Source:Current Opinion in Chemical Biology, Volume 45
Author(s): Simon Nadal, Ritu Raj, Shabaz Mohammed, Benjamin G Davis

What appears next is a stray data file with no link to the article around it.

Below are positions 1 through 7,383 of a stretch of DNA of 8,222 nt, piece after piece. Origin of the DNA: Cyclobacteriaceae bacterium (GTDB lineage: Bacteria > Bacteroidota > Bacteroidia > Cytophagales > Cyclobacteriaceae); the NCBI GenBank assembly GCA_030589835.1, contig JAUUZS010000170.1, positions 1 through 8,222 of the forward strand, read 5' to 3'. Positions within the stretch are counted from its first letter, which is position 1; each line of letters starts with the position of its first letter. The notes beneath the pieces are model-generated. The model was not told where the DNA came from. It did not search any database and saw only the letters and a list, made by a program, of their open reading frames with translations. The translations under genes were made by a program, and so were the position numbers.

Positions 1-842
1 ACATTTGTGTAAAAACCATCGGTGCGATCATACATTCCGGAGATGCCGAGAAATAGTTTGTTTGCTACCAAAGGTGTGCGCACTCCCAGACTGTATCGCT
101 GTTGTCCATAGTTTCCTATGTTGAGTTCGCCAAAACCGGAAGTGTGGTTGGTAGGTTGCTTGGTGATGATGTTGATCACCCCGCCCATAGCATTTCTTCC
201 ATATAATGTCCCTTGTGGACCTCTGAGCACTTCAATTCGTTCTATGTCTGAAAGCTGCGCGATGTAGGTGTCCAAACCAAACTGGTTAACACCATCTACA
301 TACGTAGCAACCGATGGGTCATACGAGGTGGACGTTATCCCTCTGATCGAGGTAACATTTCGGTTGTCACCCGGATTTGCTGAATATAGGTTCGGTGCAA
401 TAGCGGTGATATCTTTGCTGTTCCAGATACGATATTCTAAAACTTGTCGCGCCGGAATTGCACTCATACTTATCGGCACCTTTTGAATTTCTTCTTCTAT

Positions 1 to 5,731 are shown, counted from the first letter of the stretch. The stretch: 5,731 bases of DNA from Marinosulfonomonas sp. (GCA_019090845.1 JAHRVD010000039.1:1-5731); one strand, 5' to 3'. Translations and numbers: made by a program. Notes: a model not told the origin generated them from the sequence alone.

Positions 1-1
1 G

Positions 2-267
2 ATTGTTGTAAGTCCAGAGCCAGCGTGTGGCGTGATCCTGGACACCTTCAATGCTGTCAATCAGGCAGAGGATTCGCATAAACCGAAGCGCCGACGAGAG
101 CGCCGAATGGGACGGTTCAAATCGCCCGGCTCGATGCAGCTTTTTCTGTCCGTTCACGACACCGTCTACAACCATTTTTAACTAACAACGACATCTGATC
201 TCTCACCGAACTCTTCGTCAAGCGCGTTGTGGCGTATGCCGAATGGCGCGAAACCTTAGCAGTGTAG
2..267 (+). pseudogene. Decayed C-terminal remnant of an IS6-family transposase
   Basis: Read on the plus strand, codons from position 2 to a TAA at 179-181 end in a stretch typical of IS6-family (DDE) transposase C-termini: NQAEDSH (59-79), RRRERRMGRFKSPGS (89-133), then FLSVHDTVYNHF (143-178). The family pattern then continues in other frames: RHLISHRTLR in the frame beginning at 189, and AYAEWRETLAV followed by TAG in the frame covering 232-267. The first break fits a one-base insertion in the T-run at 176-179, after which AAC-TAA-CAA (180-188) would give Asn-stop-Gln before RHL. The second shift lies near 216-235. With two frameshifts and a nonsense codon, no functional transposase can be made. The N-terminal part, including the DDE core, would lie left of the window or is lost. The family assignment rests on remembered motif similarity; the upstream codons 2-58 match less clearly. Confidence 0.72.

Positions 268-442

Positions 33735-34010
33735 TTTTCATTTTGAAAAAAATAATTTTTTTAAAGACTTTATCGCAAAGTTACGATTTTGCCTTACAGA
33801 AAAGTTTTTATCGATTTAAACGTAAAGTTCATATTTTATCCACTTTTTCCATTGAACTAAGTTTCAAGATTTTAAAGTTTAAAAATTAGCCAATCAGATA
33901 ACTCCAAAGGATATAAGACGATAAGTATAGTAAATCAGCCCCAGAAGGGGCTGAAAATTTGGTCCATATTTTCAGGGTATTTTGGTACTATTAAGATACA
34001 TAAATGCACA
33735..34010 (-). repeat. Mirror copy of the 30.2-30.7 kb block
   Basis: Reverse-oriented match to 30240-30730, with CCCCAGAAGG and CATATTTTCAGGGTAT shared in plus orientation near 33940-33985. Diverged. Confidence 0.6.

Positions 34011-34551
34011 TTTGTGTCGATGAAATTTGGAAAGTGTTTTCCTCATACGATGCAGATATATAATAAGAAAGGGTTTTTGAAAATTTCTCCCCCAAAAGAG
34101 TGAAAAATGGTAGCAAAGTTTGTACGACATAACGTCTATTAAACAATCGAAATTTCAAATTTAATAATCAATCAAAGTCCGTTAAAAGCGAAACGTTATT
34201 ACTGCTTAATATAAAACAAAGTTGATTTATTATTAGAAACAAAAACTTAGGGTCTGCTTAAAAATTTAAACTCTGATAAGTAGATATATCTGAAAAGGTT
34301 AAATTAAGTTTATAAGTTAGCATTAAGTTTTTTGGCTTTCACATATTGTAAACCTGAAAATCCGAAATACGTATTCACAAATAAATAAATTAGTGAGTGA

Chromatin is the physiological template of genetic information in all eukaryotic cells, a highly organised complex of DNA and histone proteins central in regulating gene expression and genome organisation. A multitude of histone post-translational modifications (PTMs) have been discovered, providing a glance into the complex interplay of these epigenetic marks in cellular processes. In the last decade, synthetic and chemical biology techniques have emerged to study these modifications, including genetic code expansion, histone semisynthesis and post-translational chemical mutagenesis. These methods allow for the creation of histones carrying synthetic modifications which can in turn be assembled into designer nucleosomes. Their application in vitro and in vivo is now beginning to have an important impact on chromatin biology. Efforts towards introducing multiple labile modifications in histones as well as expanding their use in cellular biology promise new powerful tools to study epigenetics.